This weekend on State of Belief Radio, highlights of some past shows that are as relevant and timely today as when they first aired. You’ll hear a leading Rabbi’s thoughts on the need for expanded access to medical care; a researcher’s findings on the wholesale redefinition of the term “religious liberty” in this country; and an example of how widespread the global impact of one pope can be.
21 Hours? Try 4 Years!
Our national conversation about the urgent need to reform our health care system got going in earnest when President Barack Obama made it a centerpiece of his September 2009 joint speech to Congress. As opposed to Sen. Ted Cruz’s extended remarks on the Senate floor this week, the national conversation about the President’s initiative has continued non-stop for the past four years.
With implementation of the Affordable Care Act scheduled for October 1st, we revisit an interview with Rabbi Irwin Kula, President of Clal, the The National Jewish Center for Learning and Leadership, that first aired after the 2009 speech, underscoring how much of the rhetoric has remained unchanged despite all the intervening discussion and debate.
“Religious Liberty:” For Me, But Not For Thee?
There’s a growing number of lawsuits that claim to defend religious liberty in this country. Under further examination, however, a large percentage of them actually serve primarily to protect bigotry, bias and even discrimination under the cover of religious convictions.
This fundamental redefinition of religious liberty is no accident, according to a comprehensive report published earlier this year by Political Research Associates titled “Redefining Religious Liberty: The Covert Campaign Against Civil Rights.” It outlines the history and the motivations behind this effort, and we’ll revisit a conversation with the author, Jay Michaelson, on this week’s show. CLICK HERE FOR EXTENDED INTERVIEW VIDEO AND TRANSCRIPT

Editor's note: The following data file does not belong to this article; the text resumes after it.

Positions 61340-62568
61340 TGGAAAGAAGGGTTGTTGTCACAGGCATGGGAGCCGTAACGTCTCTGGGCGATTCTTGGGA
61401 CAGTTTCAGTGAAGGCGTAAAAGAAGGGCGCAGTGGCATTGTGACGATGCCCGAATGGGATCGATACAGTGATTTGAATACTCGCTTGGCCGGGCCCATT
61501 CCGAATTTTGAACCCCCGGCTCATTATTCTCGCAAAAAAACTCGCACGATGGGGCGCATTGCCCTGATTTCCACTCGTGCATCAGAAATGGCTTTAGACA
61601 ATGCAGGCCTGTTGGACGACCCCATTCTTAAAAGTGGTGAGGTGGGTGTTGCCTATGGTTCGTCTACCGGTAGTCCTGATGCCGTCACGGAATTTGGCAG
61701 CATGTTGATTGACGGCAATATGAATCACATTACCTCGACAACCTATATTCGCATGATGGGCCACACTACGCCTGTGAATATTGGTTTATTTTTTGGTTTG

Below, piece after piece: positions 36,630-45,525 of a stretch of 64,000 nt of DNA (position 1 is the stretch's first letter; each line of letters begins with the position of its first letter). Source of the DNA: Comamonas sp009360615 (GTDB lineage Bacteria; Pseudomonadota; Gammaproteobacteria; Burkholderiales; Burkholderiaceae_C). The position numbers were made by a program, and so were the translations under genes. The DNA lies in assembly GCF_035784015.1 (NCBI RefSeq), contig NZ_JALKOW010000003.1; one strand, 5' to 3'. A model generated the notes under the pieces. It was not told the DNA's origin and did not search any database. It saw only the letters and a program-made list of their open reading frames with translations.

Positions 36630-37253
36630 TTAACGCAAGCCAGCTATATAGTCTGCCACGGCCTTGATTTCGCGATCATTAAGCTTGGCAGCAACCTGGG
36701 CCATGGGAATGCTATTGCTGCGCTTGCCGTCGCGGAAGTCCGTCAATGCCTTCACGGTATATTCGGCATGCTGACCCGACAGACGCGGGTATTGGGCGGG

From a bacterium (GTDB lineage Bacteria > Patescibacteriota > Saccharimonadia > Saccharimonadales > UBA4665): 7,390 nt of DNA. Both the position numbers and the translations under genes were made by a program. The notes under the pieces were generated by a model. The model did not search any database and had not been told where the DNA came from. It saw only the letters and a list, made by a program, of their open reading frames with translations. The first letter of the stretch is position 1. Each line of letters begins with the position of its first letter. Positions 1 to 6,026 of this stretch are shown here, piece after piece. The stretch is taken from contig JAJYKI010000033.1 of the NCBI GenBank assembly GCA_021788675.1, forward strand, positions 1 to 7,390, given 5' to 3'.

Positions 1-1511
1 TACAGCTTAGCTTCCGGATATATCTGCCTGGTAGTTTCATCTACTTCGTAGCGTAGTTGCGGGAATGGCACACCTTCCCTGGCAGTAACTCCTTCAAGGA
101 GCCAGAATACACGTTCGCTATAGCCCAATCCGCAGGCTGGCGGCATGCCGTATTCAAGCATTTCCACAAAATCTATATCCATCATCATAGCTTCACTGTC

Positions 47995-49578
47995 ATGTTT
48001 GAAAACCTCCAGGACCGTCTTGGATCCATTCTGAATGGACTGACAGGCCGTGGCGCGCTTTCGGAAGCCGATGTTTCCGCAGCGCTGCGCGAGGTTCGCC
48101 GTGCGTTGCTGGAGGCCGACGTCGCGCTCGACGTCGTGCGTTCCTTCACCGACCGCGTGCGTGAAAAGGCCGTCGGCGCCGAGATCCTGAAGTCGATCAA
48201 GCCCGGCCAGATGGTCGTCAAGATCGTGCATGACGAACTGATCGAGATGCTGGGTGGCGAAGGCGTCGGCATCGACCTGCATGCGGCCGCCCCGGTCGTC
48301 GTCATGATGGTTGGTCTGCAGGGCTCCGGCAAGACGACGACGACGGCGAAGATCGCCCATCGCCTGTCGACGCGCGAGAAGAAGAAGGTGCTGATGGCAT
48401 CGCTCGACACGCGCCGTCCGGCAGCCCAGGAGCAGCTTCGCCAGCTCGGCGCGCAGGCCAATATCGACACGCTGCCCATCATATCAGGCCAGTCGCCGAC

What A Difference A Pope Can Make
In the few short months that Pope Francis has been the leader of the Roman Catholic Church, he has sent numerous signals that many have interpreted as portending significant change in the course of that Church. Many others insist it’s all business as usual.
What is inarguably true is that earthshaking revolutionary change in the Church has come from the top before. And last year, Welton Gaddy spoke to the author of a biography of Pope John XXIII, who convened the Second Vatican Council, Greg Tobin.
The book is titled “The Good Pope: The Making of a Saint and the Remaking of the Church.” With so much discussion of the current pope’s potential for instigating fundamental change – and Greg Tobin’s book set to be released in paperback on Tuesday – this seemed like the perfect time to revisit this conversation.